Growing Onions in Tasmania
This well know vegetable is a staple in most kitchens. Onions are surprisingly easy to grow at home. They can be harvested and used right through the growing season, first as spring onions and later as onion bulbs. If you want to store your onions, then you need to leave them in the ground and only harvest once the leaves start to fall over. Onions need a long, cool growing season and can tolerate frost and cold snaps well. Seed can be hard to come by in Tasmania, so if you can’t find any just grow your onions from seedlings which are readily available in nurseries.
Onions must be planted from seed, seedlings or sets. Planting an onion that has started sprouting in your kitchen is a great way to grow green onions or onion seed, but you won’t get any onion bulbs from it.
Work some lime into your soil, as onions prefer a slight alkaline soil. Grow them in a bed where some heavy feeders were grown previously. Onions don’t like too much nitrogen, but they do like a soil that is full or organic matter, so work in lots of compost before planting.
Sow seeds every 4 weeks to prolong the harvest.
Different varieties may have slightly different planting times depending on their daylight requirements and whether they are early or late varieties. Check the seed packet before planting to see when specific varieties need to be planted.
Sprinkle seeds gently onto the soil and cover lightly. Once they are established, they will need to be thinned according to the spacing guidelines found on the seed packet. Alternatively, let them grow a little bigger before thinning and then used the plants you remove as spring onions.
Plant every 4 weeks to prolong the harvest.
Try to plant bought seedlings as soon as possible after you get them home and remember to give them a good, deep watering to help them settle in. When you plant your seedlings out, add a small amount of organic bone-meal to each hole. Bone-meal gives seedlings a great start and helps them to develop strong root systems which support a healthy plant. Don’t worry if your seedlings look a little sad and flop over after being planted out. Just keep them well watered and they’ll be standing up happily in a day or two.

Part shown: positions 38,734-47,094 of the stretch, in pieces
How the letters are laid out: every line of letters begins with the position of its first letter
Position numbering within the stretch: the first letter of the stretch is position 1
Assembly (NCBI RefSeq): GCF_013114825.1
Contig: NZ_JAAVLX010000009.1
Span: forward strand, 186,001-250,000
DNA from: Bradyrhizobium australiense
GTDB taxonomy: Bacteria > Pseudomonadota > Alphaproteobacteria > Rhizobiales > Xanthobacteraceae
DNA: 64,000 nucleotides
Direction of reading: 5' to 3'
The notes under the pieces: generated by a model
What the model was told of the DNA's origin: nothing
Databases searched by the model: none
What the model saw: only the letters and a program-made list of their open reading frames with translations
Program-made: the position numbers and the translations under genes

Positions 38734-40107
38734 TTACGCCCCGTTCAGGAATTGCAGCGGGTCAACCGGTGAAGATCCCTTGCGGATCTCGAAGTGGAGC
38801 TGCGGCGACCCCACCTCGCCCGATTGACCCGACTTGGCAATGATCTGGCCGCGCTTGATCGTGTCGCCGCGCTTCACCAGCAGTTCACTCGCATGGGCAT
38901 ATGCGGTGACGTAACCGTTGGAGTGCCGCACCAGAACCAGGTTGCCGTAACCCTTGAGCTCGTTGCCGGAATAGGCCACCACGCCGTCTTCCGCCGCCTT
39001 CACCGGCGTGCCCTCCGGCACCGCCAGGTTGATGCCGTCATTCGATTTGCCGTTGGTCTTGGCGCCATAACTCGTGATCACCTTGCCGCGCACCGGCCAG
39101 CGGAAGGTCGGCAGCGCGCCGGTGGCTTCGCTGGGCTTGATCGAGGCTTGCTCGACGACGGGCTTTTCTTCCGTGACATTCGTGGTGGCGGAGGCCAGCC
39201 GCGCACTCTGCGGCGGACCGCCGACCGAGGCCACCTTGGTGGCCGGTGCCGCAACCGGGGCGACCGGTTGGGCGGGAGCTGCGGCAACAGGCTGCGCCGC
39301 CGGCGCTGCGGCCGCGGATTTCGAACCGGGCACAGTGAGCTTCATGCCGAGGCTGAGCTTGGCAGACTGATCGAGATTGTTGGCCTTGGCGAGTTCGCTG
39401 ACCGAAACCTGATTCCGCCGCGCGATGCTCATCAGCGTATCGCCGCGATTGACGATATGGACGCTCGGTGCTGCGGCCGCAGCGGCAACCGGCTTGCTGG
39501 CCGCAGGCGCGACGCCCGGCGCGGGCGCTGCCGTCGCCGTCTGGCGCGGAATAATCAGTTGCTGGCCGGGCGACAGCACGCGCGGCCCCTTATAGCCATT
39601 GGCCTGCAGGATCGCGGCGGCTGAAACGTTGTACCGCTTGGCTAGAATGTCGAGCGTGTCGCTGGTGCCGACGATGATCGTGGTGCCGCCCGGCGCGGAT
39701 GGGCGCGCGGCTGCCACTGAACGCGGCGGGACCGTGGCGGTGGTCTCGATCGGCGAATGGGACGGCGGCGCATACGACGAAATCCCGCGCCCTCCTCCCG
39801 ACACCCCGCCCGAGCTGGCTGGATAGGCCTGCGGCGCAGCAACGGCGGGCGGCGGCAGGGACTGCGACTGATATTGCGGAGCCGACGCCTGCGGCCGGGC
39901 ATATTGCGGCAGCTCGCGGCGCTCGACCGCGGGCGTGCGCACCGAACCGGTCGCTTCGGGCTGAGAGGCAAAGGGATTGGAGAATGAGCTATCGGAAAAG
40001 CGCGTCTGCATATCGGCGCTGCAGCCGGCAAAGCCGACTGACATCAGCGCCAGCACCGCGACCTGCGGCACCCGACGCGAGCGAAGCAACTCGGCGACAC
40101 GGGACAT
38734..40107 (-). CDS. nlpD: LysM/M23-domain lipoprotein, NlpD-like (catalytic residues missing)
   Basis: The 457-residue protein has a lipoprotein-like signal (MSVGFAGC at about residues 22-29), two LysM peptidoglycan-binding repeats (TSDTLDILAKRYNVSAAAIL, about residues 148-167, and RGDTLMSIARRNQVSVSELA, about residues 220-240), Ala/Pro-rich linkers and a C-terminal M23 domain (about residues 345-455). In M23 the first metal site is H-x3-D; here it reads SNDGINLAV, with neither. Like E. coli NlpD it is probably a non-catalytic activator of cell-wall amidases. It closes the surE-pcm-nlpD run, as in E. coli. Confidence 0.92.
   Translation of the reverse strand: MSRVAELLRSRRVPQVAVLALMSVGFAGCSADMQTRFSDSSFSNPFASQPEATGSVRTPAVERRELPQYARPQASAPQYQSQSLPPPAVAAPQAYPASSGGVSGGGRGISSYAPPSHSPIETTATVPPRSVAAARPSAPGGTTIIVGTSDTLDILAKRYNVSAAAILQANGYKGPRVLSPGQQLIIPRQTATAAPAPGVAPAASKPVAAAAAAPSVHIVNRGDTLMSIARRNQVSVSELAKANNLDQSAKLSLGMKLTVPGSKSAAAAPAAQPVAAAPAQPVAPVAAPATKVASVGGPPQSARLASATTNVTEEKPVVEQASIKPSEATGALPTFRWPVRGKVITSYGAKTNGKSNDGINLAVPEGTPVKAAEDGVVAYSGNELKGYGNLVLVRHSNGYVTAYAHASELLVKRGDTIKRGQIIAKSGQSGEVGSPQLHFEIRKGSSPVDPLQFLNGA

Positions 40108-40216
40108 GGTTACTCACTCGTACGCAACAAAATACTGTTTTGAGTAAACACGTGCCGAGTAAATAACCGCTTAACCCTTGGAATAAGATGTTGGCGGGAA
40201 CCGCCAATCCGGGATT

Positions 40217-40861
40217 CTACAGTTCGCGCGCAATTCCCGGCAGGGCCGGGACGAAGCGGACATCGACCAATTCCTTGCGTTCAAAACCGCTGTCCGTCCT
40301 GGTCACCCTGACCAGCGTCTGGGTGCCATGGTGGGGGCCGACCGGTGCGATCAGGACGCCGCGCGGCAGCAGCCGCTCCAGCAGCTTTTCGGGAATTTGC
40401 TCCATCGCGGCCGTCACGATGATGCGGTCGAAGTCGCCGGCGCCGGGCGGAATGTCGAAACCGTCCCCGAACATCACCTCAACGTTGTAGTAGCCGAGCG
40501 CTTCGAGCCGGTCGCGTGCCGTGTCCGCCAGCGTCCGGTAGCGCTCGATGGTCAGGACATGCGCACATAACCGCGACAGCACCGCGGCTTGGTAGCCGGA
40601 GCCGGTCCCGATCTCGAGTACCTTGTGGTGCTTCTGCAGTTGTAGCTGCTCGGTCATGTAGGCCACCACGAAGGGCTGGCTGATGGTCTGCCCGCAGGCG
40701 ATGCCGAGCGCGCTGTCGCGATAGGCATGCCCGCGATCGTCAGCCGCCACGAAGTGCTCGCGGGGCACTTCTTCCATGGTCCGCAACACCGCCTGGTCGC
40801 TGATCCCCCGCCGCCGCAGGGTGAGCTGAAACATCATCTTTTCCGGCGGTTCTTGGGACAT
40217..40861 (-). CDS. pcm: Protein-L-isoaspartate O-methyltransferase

Weed well between the onions. They don't like to compete for food and water.
When the seedlings are young, water regularly. Once they start nearing maturity, allow the soil to dry out between watering sessions if possible. Your onions should reach this stage at some point in spring or summer (depending on the variety and when they were planted).
You don’t want to overfeed onions. Too much nitrogen will cause them to have lovely big leaves and underdeveloped root bulbs. Feed every three months with an organic low-nitrogen fertilizer.
Don’t mulch onions. Towards the end of their growing season, the soil needs to be allowed to dry out or they may rot.
Onions can be harvested as soon as they reach a size you’re happy with. You will know your onions are ready to be harvested for storage when the leaves dry out and fall over. Gently dig the bulbs up and remove them from the soil. Leave them in a sunny, well-ventilated spot to cure for up to two weeks. You’ll know they’re finished curing once the skin is papery, and the roots and leaves are dry. Once they are cured, brush the dirt off them and remove the dead stems, leaves and roots. Alternatively, keep the leaves on and plait them to hang for storage. Onions should be stored in a cool, dry, well ventilated spot and kept away from direct sunlight. Don’t store any onions that are damaged or mouldy, rather use them up first before they spoil.